|Born||2 October 1924|
|Died||10 November 1944 (aged 20)|
Mount San Bartolo, hill 533, 1 km SW of Modigliana, Forlì-Cesena Province, Emilia-Romagna Region. Italy
Rimini Gurkha War Cemetery, Rimini
|Unit||1st Battalion 5th Royal Gurkha Rifles (Frontier Force)|
|Battles/wars||World War II|
Thaman Gurung VC (2 October 1924 – 10 November 1944) was a Nepalese Gurkha recipient of the Victoria Cross, the highest and most prestigious award for gallantry in the face of the enemy that can be awarded to British and Commonwealth forces.
He was 20 years old, and a Rifleman in the 1st Battalion, 5th Royal Gurkha Rifles (Frontier Force), in the Indian Army during World War II when the following deed took place for which he was awarded the VC.
The citation in the London Gazette reads:
In Italy on 10 November 1944 a Company of the 1st battalion 5th Royal Gurkha Rifles (Frontier Force) was ordered to send a fighting patrol on to Monte San Bartolo, an objective of a future attack. In this patrol were two scouts, one of whom was Rifleman Thaman Gurung.
By skillful stalking both scouts succeeded in reaching the base of the position undetected. Rifleman Thaman Gurung then started to work his way to the summit; the second scout attracted his attention to Germans in a slit trench just below the crest, who were preparing to fire with a machine gun at the leading section. Realizing that if the enemy succeeded in opening fire, the section would certainly sustain heavy casualties, Rifleman Thaman Gurung leapt to his feet and charged them. Completely taken by surprise, the Germans surrendered without opening fire.
Rifleman Thaman Gurung then crept forward to the summit of the position, from which he saw a party of Germans, well dug in on reverse slopes, preparing to throw grenades over the crest at the leading section. Although the sky-line was devoid of cover and under accurate machine gun fire at close range, Rifleman Thaman Gurung immediately crossed it, firing on the German position with his Tommy gun, thus allowing the forward section to reach the summit, but due to heavy fire from the enemy machine guns, the platoon was ordered to withdraw.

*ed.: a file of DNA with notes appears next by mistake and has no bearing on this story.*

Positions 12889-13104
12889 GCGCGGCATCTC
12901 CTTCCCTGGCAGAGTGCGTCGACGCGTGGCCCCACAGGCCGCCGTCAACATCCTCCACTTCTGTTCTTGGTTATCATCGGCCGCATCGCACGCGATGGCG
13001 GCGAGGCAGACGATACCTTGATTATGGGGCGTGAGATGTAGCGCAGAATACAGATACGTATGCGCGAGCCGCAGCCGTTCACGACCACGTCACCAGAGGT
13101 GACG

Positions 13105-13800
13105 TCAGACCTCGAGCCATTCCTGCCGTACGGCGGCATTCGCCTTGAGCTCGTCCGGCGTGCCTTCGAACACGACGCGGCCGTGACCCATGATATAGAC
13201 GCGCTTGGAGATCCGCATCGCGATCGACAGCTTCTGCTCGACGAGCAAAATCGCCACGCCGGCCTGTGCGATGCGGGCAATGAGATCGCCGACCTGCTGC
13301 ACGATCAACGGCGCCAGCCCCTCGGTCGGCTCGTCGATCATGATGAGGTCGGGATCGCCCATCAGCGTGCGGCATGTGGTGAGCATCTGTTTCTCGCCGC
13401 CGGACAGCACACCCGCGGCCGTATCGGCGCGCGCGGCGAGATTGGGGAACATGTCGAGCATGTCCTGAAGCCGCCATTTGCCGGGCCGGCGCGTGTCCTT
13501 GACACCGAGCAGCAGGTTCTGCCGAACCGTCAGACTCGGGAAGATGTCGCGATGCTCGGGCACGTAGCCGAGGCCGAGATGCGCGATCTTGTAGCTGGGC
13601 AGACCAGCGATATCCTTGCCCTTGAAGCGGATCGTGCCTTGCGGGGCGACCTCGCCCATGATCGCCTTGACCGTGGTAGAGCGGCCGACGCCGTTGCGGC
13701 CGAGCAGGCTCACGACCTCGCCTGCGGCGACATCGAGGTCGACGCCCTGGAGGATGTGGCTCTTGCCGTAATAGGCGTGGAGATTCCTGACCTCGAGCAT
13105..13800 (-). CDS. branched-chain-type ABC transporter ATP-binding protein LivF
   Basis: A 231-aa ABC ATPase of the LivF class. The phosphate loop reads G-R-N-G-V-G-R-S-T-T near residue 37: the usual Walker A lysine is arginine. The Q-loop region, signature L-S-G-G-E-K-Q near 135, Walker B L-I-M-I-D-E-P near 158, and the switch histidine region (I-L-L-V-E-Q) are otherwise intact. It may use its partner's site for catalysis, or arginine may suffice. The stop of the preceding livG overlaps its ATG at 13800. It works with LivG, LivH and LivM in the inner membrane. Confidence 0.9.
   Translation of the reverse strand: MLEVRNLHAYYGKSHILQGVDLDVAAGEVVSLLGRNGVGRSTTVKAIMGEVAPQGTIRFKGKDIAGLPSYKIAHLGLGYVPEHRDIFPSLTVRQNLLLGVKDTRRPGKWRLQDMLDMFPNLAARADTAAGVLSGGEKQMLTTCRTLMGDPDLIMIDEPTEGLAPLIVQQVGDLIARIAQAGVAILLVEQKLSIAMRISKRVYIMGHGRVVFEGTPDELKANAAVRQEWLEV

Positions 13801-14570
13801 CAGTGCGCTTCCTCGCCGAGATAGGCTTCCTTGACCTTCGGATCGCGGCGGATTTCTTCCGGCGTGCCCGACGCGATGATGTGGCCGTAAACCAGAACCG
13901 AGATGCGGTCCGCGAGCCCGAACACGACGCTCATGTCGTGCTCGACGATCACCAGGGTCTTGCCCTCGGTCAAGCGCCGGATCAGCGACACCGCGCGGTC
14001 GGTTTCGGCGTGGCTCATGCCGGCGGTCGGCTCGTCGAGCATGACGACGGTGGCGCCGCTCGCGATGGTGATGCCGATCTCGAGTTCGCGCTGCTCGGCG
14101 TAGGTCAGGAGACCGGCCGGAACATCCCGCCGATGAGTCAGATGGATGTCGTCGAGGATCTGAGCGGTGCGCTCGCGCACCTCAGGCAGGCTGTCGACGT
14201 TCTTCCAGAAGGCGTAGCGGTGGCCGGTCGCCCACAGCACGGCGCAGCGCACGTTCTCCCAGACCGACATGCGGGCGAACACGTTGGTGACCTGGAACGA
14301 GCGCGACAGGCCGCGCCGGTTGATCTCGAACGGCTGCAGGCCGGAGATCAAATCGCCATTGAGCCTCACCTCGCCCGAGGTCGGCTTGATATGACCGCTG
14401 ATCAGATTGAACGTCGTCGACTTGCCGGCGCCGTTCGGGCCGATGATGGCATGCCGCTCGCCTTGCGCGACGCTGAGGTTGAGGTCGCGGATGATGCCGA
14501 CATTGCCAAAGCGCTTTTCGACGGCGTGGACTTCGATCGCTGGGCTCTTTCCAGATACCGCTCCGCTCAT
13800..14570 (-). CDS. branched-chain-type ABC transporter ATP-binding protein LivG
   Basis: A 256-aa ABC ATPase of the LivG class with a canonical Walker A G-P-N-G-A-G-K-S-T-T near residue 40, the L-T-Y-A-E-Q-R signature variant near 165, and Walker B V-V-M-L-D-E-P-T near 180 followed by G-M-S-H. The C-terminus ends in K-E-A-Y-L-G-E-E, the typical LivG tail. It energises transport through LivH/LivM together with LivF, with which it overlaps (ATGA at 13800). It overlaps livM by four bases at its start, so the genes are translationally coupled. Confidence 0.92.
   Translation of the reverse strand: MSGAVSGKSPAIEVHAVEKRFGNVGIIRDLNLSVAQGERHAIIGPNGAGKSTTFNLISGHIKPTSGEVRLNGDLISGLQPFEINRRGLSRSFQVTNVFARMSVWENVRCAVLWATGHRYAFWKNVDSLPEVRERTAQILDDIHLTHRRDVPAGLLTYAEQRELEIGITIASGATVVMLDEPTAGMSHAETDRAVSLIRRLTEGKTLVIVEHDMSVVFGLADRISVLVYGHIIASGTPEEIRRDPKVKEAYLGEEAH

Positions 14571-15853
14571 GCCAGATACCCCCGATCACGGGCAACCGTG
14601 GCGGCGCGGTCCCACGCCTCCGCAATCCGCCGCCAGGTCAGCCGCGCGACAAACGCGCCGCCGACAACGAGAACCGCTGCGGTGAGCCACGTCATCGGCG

Rifleman Thaman Gurung then again crossed the sky-line alone and although in full view of the enemy and constantly exposed to heavy fire at short range, he methodically put burst after burst of Tommy gun fire into the German slit trenches, until his ammunition ran out. He then threw two grenades he had with him and rejoining his section, collected two more grenades and again doubled over the bullet-swept crest of the hill top and hurled them at the remaining Germans. This diversion enabled both rear sections to withdraw without further loss. Meanwhile, the leading section, which had remained behind to assist the withdrawal of the remainder of the platoon, was still on the summit, so Rifleman Thaman Gurung, shouting to the section to withdraw, seized a Bren gun and a number of magazines. He then, yet again, ran to the top of the hill and, although he well knew that his action meant almost certain death, stood up on the bullet-swept summit, in full view of the enemy, and opened fire at the nearest enemy positions. It was not until he had emptied two complete magazines, and the remaining section was well on its way to safety, that Rifleman Thaman Gurung was killed.
It was undoubtedly due to his superb gallantry that his platoon was able to withdraw from an extremely difficult position without many more casualties than were in fact incurred and that some very valuable information was obtained which resulted in the capture of the feature three days later. The rifleman's bravery cost him his life.
His medals are not publicly held.
- Monuments to Courage (David Harvey, 1999)
- The Register of the Victoria Cross (This England, 1997)
- Thaman Gurung at Find a Grave